Push Back Against Greed in Housing

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By Anonymous

Greedy landlords are responsible for the housing crisis in Washington, D.C. Too many landlords refuse to cooperate or play fair with D.C. Housing Authority and renters.

I was shocked to learn in my job as housing coordinator 30 years ago, when I first moved to the district, that landlords consistently added $300 to the rent when I approached them about accepting a housing voucher. Landlords know the district is desperate for affordable housing — so a $900 per month apartment across the river near Benning Road and Capitol Street Southeast rents for $1,200 per month with a voucher. Landlords did this in 1987, and they continue to do it in 2017.

I appreciate the housing voucher programs. Without them, many people could not live in the district. However, the housing vouchers reward greed. Isn’t there a way to hold landlords accountable? Don’t they receive tax breaks, incentives and all kinds of gifts from the city? When are they going to give back?

Landlords extort money from all of us with high fees: a $50 credit check fee here, $100 holding fee there, a $400 administrative fee – and that’s just to apply for renting the apartment. A late payment penalty fee sets one back by 10 percent of one’s rent, and, at some apartments, mandatory renter’s insurance fee means another $15 per month. To add salt to the wound, landlords often do not return security deposits. And in the past 10 years, landlords added utility bills. That automatically increased our monthly bill another $100 to $200. No wonder the economy won’t jumpstart! After paying rent, people have very little to spend.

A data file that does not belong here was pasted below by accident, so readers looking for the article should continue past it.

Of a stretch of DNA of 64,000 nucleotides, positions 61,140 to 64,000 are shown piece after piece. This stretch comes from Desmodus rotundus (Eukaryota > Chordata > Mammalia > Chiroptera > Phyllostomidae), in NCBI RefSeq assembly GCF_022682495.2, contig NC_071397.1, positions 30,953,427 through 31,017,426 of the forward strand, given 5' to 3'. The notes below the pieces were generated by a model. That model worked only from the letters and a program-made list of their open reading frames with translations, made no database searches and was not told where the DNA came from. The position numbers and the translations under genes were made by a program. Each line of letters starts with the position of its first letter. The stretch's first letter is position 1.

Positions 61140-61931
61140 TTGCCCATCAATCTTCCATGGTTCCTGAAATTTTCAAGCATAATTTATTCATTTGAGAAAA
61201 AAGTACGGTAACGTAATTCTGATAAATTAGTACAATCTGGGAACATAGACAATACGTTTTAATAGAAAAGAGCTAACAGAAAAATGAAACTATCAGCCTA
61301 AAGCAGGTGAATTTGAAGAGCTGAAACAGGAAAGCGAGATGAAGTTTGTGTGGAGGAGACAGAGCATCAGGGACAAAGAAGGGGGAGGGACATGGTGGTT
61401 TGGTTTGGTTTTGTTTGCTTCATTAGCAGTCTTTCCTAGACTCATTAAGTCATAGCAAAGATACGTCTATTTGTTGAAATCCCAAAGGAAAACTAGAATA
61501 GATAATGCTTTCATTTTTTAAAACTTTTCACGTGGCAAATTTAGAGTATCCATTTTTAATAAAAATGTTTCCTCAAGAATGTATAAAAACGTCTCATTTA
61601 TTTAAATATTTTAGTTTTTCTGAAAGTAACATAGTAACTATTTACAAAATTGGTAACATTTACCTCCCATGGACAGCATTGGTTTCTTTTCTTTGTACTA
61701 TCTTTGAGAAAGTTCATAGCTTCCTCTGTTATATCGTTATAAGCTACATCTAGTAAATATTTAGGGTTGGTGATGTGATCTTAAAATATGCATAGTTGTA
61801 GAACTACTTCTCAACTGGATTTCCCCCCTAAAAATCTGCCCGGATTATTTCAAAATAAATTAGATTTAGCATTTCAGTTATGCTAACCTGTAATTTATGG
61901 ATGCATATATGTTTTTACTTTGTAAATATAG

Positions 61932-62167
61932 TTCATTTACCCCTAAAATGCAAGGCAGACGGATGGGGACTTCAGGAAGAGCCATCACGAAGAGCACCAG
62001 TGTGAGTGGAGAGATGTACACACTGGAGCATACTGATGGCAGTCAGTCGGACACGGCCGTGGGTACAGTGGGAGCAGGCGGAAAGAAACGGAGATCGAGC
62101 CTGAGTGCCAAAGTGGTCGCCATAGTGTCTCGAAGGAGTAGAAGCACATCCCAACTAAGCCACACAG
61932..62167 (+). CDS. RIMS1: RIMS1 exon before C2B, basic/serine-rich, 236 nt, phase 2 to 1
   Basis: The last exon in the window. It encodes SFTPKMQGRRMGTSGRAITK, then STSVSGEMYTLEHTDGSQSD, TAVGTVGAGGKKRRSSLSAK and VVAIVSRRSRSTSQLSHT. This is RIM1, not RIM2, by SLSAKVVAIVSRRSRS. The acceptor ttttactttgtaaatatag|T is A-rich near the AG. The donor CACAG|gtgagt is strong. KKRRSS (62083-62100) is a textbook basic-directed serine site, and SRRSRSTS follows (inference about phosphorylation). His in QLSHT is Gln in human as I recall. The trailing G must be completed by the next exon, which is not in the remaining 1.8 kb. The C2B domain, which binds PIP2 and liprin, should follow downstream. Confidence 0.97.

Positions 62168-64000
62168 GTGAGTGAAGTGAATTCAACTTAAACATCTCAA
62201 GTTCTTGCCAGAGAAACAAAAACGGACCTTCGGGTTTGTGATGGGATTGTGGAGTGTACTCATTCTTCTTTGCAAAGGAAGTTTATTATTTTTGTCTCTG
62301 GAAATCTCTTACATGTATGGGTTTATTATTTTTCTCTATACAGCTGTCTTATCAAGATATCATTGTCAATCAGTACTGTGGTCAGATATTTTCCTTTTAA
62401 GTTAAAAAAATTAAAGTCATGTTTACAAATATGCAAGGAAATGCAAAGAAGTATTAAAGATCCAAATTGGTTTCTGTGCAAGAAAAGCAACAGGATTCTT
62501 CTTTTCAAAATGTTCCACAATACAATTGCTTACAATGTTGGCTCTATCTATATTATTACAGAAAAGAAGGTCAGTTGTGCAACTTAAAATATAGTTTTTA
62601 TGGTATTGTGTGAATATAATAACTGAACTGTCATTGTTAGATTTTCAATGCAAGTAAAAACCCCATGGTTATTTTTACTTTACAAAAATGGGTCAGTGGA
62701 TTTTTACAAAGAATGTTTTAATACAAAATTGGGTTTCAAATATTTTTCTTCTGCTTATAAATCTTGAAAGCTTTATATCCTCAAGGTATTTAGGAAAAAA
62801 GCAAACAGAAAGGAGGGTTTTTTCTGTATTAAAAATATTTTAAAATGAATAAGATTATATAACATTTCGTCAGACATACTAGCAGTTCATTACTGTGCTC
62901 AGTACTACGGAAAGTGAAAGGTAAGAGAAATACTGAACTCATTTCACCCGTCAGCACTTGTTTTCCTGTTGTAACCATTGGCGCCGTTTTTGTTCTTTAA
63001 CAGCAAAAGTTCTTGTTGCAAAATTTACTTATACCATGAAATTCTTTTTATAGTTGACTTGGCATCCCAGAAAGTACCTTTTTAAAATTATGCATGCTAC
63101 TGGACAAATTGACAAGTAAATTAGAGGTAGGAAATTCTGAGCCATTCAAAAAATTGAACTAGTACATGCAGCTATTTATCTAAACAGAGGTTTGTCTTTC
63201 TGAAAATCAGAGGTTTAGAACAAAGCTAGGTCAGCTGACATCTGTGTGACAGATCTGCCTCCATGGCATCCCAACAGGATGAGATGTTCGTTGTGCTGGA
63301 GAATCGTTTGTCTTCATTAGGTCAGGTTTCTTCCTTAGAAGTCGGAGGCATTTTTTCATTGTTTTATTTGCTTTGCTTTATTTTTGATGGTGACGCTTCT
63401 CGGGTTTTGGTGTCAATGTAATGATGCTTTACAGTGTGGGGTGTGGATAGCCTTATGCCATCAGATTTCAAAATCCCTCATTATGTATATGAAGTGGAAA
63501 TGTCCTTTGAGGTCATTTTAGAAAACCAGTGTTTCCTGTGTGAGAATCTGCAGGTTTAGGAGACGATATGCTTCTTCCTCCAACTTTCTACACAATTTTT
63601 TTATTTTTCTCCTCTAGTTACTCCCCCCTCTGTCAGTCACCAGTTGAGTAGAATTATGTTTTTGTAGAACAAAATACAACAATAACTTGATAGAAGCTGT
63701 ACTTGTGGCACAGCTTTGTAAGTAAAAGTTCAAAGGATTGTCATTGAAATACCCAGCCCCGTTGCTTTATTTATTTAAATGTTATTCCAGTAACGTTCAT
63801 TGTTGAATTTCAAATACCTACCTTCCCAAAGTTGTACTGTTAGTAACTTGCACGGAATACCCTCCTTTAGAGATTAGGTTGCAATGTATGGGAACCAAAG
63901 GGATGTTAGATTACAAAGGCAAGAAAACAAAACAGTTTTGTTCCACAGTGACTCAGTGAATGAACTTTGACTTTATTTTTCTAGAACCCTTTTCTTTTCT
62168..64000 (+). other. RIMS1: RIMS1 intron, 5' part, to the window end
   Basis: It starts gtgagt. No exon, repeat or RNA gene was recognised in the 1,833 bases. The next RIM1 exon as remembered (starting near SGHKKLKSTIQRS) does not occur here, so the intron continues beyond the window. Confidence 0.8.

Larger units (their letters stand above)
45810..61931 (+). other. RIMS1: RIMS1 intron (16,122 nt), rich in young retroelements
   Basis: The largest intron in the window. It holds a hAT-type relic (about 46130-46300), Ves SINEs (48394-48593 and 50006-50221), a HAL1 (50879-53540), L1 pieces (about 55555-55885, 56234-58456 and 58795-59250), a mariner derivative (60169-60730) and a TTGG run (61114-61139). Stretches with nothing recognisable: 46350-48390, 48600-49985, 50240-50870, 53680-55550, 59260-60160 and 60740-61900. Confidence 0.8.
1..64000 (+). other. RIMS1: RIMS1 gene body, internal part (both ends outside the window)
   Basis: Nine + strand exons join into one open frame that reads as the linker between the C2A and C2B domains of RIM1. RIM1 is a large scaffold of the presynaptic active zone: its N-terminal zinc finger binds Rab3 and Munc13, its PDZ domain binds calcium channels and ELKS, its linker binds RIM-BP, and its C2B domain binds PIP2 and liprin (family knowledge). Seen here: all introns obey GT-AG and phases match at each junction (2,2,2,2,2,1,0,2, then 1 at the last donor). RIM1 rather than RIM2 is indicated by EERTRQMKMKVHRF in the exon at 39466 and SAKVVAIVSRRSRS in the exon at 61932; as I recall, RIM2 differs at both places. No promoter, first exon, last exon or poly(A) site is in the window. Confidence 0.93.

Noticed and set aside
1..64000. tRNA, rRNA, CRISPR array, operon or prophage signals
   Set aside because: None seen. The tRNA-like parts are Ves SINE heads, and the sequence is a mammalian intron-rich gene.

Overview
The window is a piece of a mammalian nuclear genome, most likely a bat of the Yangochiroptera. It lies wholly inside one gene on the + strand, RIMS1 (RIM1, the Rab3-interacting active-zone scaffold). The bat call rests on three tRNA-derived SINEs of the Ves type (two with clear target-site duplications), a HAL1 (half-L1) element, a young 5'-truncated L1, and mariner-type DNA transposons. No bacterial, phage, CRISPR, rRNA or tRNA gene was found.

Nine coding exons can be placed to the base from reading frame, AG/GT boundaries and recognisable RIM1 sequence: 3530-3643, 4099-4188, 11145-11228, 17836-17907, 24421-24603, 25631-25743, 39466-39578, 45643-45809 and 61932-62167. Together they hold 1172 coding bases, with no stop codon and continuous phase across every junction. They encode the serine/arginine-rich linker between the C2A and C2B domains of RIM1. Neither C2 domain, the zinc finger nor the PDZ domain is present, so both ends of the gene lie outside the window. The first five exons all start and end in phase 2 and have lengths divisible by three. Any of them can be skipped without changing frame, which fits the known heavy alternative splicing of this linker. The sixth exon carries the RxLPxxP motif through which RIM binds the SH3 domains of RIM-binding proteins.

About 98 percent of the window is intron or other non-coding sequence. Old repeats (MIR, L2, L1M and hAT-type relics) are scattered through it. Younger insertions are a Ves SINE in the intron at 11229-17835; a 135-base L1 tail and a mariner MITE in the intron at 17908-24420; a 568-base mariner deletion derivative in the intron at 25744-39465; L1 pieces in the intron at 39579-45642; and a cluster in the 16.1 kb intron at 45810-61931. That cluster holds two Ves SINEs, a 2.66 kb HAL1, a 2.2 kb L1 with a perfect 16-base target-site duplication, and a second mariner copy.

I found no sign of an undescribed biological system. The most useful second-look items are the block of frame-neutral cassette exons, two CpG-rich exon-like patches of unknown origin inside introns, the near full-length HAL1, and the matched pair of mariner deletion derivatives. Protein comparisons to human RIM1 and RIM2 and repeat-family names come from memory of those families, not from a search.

Why does one of the richest countries in the world have homelessness? Why are we paying 50 percent to 100 percent (if you earn minimum wage) of income on rent?

When I was in college in 1968, we didn’t have homelessness like we have today. About 1.5 to 3 million people experience homelessness every year in the U.S. Historically, the U.S. only experienced homelessness during severe depressions, like after the Civil War and during the Great Depression of 1930s. So why do we have homelessness today?

We have homelessness because of greedy landlords, greedy developers and greedy people with second homes who want to flip houses and get rich quick.

The greed is so perverse, that more than once I’ve had to find shelter for 70-year-old grandmothers. A frail 88-year-old lady was evicted from her apartment of 35 years in upper-Northwest D.C. She ended up in a shelter on 2nd and D streets. Some nut pushed her, and she broke her hip and ended up in a nursing home. After three to four months, I was able to place her into an efficiency apartment. In the process, she lost three storage units of valuable art and antiques. Despite the stress, she lived another six years. (The life expectancy of a person experiencing homelessness is just 48 years, according to the advocacy group Healthcare for the Homeless Maryland.)

So what can you do? Call the City Council members at (202) 724-8000. Tell them you want affordable housing. Ask them to support Bill #22-025 to reduce yearly rent increases and Bill #22-100 to limit the amount landlords can raise rent when apartments become vacant.

You can help right the system in D.C.

This author has extensive experience working as a case manager with a local nonprofit and elsewhere. These days she is an advocate who spent seven years facing homelessness in her youth.

Issues |Housing

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